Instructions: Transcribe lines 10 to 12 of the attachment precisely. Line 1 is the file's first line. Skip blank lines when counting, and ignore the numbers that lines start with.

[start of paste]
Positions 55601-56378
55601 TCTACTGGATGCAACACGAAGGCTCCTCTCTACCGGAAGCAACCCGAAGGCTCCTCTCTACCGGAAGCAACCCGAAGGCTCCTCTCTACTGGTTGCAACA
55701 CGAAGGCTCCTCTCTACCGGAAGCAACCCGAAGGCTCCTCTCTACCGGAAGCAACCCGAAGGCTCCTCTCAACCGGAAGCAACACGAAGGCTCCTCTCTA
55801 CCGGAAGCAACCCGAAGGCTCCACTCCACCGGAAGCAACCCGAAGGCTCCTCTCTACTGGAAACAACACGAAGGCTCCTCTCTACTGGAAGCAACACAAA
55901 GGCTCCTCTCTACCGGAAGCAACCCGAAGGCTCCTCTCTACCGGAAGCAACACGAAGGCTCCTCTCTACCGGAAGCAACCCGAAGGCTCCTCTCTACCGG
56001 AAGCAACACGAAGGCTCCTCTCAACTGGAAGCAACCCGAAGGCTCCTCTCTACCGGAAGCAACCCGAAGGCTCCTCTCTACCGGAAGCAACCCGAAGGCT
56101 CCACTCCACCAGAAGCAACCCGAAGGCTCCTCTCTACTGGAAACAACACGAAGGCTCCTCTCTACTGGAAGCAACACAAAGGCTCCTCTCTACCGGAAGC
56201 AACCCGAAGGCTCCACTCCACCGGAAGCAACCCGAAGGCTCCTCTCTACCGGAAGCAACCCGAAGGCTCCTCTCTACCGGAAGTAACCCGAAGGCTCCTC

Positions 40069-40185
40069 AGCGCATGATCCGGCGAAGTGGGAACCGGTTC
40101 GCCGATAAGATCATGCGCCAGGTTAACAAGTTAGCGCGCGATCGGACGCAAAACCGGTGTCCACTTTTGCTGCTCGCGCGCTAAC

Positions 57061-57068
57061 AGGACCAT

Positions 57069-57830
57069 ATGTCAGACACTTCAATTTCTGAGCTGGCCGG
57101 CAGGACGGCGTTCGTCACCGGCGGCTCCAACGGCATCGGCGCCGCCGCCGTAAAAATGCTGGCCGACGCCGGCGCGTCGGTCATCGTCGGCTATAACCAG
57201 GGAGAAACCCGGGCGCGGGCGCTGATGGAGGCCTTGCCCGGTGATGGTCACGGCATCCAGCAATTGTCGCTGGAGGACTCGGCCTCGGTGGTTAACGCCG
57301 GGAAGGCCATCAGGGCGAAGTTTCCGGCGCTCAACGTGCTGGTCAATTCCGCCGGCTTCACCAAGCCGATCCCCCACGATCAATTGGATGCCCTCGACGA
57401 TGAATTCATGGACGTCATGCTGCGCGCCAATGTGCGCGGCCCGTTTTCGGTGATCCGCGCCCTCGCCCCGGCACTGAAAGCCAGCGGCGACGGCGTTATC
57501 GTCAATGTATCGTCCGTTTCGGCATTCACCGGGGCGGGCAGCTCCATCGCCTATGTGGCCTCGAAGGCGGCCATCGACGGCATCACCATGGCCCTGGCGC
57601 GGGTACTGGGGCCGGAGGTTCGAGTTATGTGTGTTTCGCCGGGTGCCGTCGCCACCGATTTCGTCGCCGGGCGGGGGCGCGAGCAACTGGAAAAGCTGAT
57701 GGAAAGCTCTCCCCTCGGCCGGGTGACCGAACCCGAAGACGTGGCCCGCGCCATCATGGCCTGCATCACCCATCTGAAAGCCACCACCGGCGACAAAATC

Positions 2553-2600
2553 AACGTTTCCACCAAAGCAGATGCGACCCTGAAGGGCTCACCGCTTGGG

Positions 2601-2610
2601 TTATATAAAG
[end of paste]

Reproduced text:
40069 AGCGCATGATCCGGCGAAGTGGGAACCGGTTC
40101 GCCGATAAGATCATGCGCCAGGTTAACAAGTTAGCGCGCGATCGGACGCAAAACCGGTGTCCACTTTTGCTGCTCGCGCGCTAAC

Positions 57061-57068